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MEMO/07/155

Brussels, 26th April 2007

Competition: Commission welcomes Court of First Instance judgment in carbonless paper cartel case

The European Commission welcomes today’s judgments by the European Court of First Instance dismissing the actions by nine producers of carbonless paper against the Commission’s decision in December 2001 fining ten producers for a Europe-wide carbonless paper cartel (cases T-109/02, T-118/02, T-122/02, T-125/02, T-126/02, T-128/02, T-129/02, T-132/02 and T-136/02). The Court of First Instance confirmed the existence and duration of the cartel and the fines imposed on seven companies. The CFI, however, reduced the level of fine imposed on Arjo Wiggins Appleton PLC from € 184.27 million to €141.75 million and on Papelera Guipuzcoana de Zicuñaga SA from €1.54 million to €1.309 million. The total fine imposed by the Commission was €313.7 million; following the CFI judgement that has been reduced to €270.9. 86% of the fine has therefore been maintained.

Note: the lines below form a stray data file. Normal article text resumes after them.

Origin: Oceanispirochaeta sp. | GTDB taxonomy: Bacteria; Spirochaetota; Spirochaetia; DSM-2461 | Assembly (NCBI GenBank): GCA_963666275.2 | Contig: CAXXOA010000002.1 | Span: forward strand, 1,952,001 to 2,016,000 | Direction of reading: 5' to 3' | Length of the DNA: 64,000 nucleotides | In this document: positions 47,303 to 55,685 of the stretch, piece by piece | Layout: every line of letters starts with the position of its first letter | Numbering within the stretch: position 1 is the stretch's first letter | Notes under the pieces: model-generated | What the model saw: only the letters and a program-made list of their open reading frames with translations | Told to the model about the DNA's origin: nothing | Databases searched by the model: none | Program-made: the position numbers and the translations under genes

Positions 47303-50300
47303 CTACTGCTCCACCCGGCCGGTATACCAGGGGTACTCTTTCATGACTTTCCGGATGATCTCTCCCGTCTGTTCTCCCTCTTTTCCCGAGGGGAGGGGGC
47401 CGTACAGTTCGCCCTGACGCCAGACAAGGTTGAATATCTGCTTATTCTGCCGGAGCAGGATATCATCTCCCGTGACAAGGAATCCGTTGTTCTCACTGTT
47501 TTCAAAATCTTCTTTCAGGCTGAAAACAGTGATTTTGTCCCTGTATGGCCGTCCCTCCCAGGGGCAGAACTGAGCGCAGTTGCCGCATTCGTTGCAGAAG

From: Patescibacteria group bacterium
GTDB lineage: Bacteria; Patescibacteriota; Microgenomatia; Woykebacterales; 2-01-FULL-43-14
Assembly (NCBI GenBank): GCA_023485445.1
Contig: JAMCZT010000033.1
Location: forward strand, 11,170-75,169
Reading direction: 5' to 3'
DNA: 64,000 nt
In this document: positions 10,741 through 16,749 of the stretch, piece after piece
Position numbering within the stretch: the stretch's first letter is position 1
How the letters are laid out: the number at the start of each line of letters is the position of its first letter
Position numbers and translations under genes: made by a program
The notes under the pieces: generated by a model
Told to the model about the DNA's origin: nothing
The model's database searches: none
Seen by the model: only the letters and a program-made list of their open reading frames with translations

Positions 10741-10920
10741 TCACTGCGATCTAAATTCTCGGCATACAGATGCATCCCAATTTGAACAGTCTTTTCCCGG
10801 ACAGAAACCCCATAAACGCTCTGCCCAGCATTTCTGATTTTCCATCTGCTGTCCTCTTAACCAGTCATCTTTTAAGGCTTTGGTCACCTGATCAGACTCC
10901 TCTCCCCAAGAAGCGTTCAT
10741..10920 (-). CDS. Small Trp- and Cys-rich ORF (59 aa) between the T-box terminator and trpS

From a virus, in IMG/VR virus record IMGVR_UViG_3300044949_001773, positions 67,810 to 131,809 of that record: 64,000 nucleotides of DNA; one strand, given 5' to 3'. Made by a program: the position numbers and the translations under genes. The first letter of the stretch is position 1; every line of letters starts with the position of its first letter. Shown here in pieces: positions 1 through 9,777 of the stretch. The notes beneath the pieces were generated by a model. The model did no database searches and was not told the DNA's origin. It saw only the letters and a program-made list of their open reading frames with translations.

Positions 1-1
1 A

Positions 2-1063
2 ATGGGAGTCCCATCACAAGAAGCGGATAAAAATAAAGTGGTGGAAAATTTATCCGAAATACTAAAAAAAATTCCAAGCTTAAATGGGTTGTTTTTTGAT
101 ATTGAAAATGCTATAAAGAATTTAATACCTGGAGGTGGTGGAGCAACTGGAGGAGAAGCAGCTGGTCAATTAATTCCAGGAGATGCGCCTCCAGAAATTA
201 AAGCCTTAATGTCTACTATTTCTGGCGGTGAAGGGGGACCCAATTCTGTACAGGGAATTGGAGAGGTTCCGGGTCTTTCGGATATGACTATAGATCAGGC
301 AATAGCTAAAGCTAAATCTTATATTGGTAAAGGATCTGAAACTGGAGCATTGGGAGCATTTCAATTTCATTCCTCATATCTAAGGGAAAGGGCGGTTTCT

On 20 December 2001, the Commission fined 10 producers of carbonless paper a total of € 313.7 million for participating in a Europe-wide cartel between 1992 and 1995 designed essentially to implement agreed price increases. The companies fined were the UK companies Arjo Wiggins Appleton Plc (€184.27 million) and Carrs Paper Ltd (€1.57 million), the German companies Mitsubishi HiTech Paper Bielefeld GmbH (€21.24 million), Papierfabrik August Koehler AG (€ 33.07 million) and Zanders Feinpapiere AG (€29.76 million), the French companies Bolloré SA (€22.68 million) and Papeteries Mougeot SA (€3.64 million) as well as the Spanish companies Distribuidora Vizcaina de Papeles S.L (€1.75 million), Papelera Guipuzcoana de Zicuñaga SA (€1.54 million) and Torraspapel SA (€14.17 million). The South-African company Sappi Limited was granted total immunity under the rules on leniency laid down by the Commission in 1996 as it was the first company to cooperate in the investigation and supplied decisive evidence of the cartel (see IP/01/1892). Subsequently, the proceeding relating to the appeal by Carrs Paper was discontinued in 2006 (OJ C 190, 12.08.2006, p. 20).